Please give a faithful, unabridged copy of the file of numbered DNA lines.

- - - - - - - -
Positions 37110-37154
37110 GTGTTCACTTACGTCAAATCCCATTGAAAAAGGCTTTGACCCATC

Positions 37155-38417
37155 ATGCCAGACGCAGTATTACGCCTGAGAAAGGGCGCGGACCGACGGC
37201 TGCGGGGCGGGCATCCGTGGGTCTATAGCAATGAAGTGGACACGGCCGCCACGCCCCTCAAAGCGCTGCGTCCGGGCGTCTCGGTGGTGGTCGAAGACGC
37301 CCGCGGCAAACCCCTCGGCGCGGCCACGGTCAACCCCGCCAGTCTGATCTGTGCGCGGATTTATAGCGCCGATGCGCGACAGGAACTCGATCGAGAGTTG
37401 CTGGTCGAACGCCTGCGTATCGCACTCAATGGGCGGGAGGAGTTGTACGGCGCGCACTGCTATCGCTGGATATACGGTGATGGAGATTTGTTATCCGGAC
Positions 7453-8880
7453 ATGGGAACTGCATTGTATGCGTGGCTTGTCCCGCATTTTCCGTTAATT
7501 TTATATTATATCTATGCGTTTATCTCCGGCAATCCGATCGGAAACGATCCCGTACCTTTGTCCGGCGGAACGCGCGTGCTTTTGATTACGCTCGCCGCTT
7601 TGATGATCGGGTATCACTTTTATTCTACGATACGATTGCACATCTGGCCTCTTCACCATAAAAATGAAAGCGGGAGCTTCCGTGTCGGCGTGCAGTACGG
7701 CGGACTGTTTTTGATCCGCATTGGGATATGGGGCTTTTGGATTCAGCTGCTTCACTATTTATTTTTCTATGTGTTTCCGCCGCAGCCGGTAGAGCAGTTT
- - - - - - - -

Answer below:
Positions 37110-37154
37110 GTGTTCACTTACGTCAAATCCCATTGAAAAAGGCTTTGACCCATC

Positions 37155-38417
37155 ATGCCAGACGCAGTATTACGCCTGAGAAAGGGCGCGGACCGACGGC
37201 TGCGGGGCGGGCATCCGTGGGTCTATAGCAATGAAGTGGACACGGCCGCCACGCCCCTCAAAGCGCTGCGTCCGGGCGTCTCGGTGGTGGTCGAAGACGC
37301 CCGCGGCAAACCCCTCGGCGCGGCCACGGTCAACCCCGCCAGTCTGATCTGTGCGCGGATTTATAGCGCCGATGCGCGACAGGAACTCGATCGAGAGTTG
37401 CTGGTCGAACGCCTGCGTATCGCACTCAATGGGCGGGAGGAGTTGTACGGCGCGCACTGCTATCGCTGGATATACGGTGATGGAGATTTGTTATCCGGAC
Positions 7453-8880
7453 ATGGGAACTGCATTGTATGCGTGGCTTGTCCCGCATTTTCCGTTAATT
7501 TTATATTATATCTATGCGTTTATCTCCGGCAATCCGATCGGAAACGATCCCGTACCTTTGTCCGGCGGAACGCGCGTGCTTTTGATTACGCTCGCCGCTT
7601 TGATGATCGGGTATCACTTTTATTCTACGATACGATTGCACATCTGGCCTCTTCACCATAAAAATGAAAGCGGGAGCTTCCGTGTCGGCGTGCAGTACGG
7701 CGGACTGTTTTTGATCCGCATTGGGATATGGGGCTTTTGGATTCAGCTGCTTCACTATTTATTTTTCTATGTGTTTCCGCCGCAGCCGGTAGAGCAGTTT